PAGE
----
The relation between serum vitamin D levels, viral infections and severity of attacks in children with recurrent wheezing
Allergologia et Immunopathologia, Vol 47, Issue 6, Nov–Dec 2019, Pages 591-597, https://doi.org/10.1016/j.aller.2019.05.002
Items in both categories Breathing and Virus are listed here:
- Vitamin D energizes the innate and adaptive immune systems to fight lung inflammation – Sept 2022
- Calcifediol (semi-activated Vitamin D) might treat Respiratory Diseases such as COVID - July 2022
- Croup (due to viruses) has surged with Omicron - March 2022
- Compare symptoms of Omicron, Flu and Colds
- Small amounts of Vitamin D reduce Influenza risk by 22 percent (loading dose is far better) – meta-analysis Jan 2022
- Italians entering hospital for breathing problems had low vitamin D (with and without COVID), Vitamin D should help – Nov 2021
- Superspreaders appear to have viscous lung fluids or be obese
- COVID-19 lung death 4X more likely in Iran if less than 25 ng of vitamin D – Oct 30, 2020
- Acute viral respiratory infections (RTI) reduced by Vitamin D - 20 reviews - Aug 2020
- COVID ARDS deaths 2X more likely if less than 10 ng of Vitamin D – Aug 8, 2020
- Respiratory viral infection (RSV) and low vitamin D - many studies
- Zinc, respiratory tract infections and COVID-19 – July 2020
- Vitamin D reduces viral respiratory infections – editorial April 18, 2020
- Viral infection wheezing 24X more likely if less than 15 ng of Vitamin D – Dec 2019
- Ultraviolet light kills cold and flu viruses, and generates Vitamin D in the skin
- Respiratory Virus risk reduced 35 percent by Vitamin D (14,000 IU weekly) – RCT Oct 2018
- Common cold prevented and treated by Vitamin D, Vitamin C, Zinc, and Echinacea – review April 2018
- Half the risk of Influenza -A in infants taking 1200 IU of vitamin D for 4 months – RCT Jan 2018
- Loss of smell may be related to low Zinc or perhaps low vitamin D
- Severe Pertussis is 1.5 times more likely if poor vitamin D receptor – Feb 2016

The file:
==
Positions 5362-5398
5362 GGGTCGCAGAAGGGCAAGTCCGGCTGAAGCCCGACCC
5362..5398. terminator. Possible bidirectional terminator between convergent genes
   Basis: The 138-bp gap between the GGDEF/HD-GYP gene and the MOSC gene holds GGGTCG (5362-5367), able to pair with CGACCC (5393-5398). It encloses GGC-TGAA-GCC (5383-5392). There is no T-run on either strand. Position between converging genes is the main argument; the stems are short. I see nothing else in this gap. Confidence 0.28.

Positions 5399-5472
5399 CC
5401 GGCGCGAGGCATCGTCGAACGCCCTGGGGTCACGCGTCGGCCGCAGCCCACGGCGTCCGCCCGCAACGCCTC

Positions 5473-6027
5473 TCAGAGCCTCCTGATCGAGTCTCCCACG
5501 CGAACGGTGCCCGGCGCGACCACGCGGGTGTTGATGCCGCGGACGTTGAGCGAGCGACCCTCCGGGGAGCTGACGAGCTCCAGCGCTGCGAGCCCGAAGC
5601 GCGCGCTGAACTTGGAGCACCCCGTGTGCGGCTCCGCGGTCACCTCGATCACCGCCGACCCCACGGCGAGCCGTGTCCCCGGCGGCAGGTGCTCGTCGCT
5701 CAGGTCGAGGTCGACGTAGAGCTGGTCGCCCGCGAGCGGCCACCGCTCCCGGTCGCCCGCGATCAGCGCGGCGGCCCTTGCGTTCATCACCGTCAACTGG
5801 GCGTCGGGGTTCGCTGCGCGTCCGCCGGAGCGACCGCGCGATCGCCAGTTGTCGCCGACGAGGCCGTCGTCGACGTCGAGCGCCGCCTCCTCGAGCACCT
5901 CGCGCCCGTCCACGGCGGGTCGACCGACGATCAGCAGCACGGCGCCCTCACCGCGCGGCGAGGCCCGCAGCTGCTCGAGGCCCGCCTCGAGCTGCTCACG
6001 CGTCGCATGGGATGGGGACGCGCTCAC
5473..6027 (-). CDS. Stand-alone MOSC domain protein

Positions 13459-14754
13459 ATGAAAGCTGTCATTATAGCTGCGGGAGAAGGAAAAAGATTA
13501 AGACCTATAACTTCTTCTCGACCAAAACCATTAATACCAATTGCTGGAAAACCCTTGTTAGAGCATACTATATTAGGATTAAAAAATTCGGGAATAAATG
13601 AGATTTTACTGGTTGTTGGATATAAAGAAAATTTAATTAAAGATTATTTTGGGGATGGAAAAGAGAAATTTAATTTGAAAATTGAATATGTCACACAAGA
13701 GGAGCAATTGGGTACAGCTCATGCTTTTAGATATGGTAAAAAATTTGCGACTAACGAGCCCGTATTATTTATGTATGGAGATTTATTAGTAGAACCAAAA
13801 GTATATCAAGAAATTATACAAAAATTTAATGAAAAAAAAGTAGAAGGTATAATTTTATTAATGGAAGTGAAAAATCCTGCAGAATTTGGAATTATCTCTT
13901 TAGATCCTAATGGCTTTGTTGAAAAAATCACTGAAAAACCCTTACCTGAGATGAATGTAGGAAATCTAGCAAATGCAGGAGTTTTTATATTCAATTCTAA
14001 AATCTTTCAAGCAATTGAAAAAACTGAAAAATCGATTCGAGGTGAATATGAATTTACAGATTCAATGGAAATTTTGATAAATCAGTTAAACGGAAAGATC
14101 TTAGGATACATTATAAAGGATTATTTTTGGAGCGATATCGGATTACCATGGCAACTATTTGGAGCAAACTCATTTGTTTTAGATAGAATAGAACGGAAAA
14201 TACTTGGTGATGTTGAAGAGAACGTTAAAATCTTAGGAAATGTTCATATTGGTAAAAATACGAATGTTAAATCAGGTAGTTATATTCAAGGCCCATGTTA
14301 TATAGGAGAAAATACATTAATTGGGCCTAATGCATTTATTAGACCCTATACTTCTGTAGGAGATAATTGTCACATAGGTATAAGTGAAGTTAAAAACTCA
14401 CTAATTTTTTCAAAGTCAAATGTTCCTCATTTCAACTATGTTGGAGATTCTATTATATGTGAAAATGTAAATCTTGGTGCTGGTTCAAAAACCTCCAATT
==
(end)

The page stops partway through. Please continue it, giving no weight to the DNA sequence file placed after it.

- Immune response to respiratory viruses – vitamin D connection – review May 2015
- Overview Colds and flu and Vitamin D
- Influenza reduced by 1.7 with 1200 IU D3, also reduced related asthma by 6X – RCT May 2010
Breathing category starts with the following
Introduction and Objectives
Vitamin D deficiency is associated with increased susceptibility to infections and wheezing. We aimed to evaluate the relation between vitamin D levels, viral infections and severity of attacks in children with recurrent wheezing.
Materials and methods
A total of 52 patients who applied with wheezing, at the ages of 12–60 months with a history of three or more wheezing attacks in the last year and 54 healthy children were included. Sociodemographic data, risk factors for recurrent wheezing, and the severity of the wheezing attacks were recorded. 25(OH)D3, calcium, phosphor, alkaline phosphatase and parathormone levels of all children were measured. Nasopharyngeal samples of the patients for viruses were studied by multiplex polymerase chain reaction.
For the patient group, being breastfed for six months or less, history of cesarean section, cigarette exposure, humid home environment, and family history of allergic disease were significantly higher compared with the control group. Serum vitamin D levels in the patient group were significantly lower compared to the control group. There was no significant relationship between vitamin D levels and hospitalization, oxygen or steroid therapy. Virus was detected in 38 patients (73%). Rhinovirus (63.2%) was the most frequently detected virus. Coinfection was found in 14 (36.8%) patients. There was no statistically significant difference between detection of virus and vitamin D levels.
Cigarette exposure, being breastfed six months or less, humid home environment, history of cesarean section, family history of allergic disease and vitamin D deficiency might be risk factors for recurrent wheezing.
A serum 25(OH)D3 level of >20 ng/mL is indicative of vitamin D sufficiency,
a level of 15--20 ng/mL as vitamin D insufficiency,
a level of <15 ng/mL as vitamin D deficiency,
and a level of ≤5 ng/mL as severe deficiency for children.1
Each sample was simultaneously tested for human adenovirus (HAdV), influenza viruses A, B and H1N1 (FluA, FluB, H1N1), human coronaviruses (HCoV-229E, HCoV-HKU, HCoV-NL63, HCoV-OC43), human metapneumovirus (HMPV), human parainfluenza viruses (HPIV-1, HPIV-2, HPIV-3 and HPIV-4), human respiratory sinsitial virus (HRSV A/B), human enterovirus (HEV) and rhinovirus (RV).
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